But other than that, I think we had crystallized our views on what the requirements are of immediately operation. We thought that there are three strategies that need to be followed together. I think one was military strategy, which was in operation; the others [were] political strategy, and rehabilitation and reconstruction strategy. These three strategies need to be followed and thought out. ... I was always concerned that when the military operation is over, we should not withdraw into chaos. We should not be sent into chaos with no political strategy in place. So gradually, the military strategy must give way to a very effective political strategy. ...

At that stage, were you beginning to have a concern that, in that vacuum, it would leave the field open for an unbalanced control by the Northern Alliance to the exclusion of other forces? What were your concerns were about the Northern Alliance?

No, no, the concerns were that Afghanistan would have descended into chaos, as it did at the end of the Cold War, when the Soviets left. There would be ethnic infighting, warlordism, and strife in the whole of Afghanistan. The Northern Alliance really would have splintered in that. My view was that Northern Alliance really had a number of components who had been fighting against each other. So my concern was that all of them will start fighting again between themselves. That was the chaos, really. It was not only sure of Northern Alliance taking over Afghanistan, because Northern Alliance was composed of groups which really were not very homogenous. ...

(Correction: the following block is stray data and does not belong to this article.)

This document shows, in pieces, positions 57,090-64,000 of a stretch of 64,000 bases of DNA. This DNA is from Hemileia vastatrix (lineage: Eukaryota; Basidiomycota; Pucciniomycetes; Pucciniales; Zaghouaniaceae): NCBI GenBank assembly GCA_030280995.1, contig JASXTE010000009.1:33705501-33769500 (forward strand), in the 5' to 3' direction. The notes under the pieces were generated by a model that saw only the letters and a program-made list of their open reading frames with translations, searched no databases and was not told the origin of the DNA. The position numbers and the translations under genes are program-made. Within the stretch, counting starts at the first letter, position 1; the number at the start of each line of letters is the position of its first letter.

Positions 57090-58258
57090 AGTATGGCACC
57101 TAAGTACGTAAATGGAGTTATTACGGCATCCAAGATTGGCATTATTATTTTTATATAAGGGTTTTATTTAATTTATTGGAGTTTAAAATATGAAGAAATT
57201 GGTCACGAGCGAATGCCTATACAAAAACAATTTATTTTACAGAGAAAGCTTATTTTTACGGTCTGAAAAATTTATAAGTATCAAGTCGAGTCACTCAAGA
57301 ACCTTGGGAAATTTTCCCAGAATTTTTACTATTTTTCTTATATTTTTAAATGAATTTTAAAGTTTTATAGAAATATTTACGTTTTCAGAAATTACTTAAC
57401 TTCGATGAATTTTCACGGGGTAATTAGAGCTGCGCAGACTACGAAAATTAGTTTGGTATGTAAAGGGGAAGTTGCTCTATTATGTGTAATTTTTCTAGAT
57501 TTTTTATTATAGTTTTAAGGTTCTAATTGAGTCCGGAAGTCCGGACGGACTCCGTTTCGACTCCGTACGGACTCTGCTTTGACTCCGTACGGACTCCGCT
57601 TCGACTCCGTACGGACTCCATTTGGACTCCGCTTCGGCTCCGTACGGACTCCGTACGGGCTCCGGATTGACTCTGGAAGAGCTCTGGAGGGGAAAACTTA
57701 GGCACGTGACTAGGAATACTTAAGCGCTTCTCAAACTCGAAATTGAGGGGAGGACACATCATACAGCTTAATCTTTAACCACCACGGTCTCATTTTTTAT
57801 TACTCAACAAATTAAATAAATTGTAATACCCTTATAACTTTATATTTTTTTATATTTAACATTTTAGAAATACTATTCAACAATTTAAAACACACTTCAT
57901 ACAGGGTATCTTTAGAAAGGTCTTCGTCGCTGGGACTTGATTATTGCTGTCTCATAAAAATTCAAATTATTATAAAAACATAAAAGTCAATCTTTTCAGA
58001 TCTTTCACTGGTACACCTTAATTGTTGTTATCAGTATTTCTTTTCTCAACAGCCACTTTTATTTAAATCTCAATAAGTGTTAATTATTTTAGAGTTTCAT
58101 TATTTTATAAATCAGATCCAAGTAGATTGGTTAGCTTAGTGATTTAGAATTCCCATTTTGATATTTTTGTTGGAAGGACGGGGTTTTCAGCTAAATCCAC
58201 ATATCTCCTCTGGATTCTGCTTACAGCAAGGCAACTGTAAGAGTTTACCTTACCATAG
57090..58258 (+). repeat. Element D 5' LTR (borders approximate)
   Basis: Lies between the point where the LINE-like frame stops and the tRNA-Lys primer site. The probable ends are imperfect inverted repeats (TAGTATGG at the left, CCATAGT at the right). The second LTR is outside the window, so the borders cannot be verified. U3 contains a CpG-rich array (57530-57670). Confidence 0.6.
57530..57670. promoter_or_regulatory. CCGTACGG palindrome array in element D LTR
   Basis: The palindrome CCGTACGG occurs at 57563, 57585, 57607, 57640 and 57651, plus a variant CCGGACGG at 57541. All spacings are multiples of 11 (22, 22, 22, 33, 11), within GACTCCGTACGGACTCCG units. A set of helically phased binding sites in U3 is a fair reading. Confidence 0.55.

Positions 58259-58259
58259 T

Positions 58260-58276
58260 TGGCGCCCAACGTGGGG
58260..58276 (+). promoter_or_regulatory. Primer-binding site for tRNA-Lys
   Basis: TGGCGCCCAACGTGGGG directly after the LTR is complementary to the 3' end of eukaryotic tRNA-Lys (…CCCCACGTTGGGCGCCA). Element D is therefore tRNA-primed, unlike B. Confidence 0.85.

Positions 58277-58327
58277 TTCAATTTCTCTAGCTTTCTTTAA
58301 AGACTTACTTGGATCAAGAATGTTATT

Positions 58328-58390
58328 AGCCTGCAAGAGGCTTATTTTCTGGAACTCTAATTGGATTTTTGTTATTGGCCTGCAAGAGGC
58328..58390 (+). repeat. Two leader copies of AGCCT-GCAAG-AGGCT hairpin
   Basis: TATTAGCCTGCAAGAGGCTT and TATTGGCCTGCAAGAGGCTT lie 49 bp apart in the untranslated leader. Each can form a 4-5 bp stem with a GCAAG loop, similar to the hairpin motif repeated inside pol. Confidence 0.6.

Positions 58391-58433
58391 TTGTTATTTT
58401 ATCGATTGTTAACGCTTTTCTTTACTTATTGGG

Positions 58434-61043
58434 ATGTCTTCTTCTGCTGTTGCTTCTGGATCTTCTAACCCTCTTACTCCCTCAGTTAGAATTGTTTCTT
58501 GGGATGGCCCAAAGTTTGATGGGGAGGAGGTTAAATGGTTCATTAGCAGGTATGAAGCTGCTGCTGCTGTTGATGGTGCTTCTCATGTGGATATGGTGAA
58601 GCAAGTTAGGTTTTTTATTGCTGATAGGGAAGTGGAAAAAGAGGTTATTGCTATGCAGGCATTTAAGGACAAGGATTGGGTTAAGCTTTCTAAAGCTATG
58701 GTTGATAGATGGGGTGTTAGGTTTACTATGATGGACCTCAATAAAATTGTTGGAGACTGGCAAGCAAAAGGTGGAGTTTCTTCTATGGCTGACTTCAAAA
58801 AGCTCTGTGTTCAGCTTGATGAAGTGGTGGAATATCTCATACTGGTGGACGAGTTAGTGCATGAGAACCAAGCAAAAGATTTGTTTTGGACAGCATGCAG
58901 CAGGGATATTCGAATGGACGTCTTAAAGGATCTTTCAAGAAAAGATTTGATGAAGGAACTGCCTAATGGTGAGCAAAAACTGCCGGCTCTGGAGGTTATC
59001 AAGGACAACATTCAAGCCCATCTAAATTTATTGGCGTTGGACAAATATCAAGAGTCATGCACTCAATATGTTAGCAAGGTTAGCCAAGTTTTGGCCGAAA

Condoleezza Rice
  U.S. National Security Adviser

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[President Bush and President Putin talked at the APEC summit in Shanghai.] This is kind of 10 days into the war now, but I'd like to focus on what they said to each other about the future of Afghanistan. Now certain people in the State Department have told us that the feeling was Russia was a bit too close to Professor Rabbani [of the Northern Alliance] at that time. So what did you say in your discussions about post-Taliban Afghanistan about the slightly different positions on that?

President Putin and President Bush did discuss at Shanghai the future of Afghanistan and how to think about the various parties, and how to think about a stable future for Afghanistan, because by this time, by the time of Shanghai, military operations were well underway. There were questions about whether the Northern Alliance would try and take Kabul. If they tried to take Kabul, would that somehow then make the Pashtun feel that Afghanistan's future was being taken way from the largest ethnic group in Afghanistan? They had a rather detailed discussion of that.

I think that they found more in common than in conflict. Obviously, the Russians had relations with Rabbani. They had relations with the Northern Alliance and with certain parts of the Northern Alliance. But what was really important in that meeting was that they came to a general agreement that you had to have a broad-based government to rule Afghanistan after the defeat of the Taliban; that it had to represent all ethnic groups; and that it had to have a strong and heavy representation of the largest ethnic groups in Afghanistan.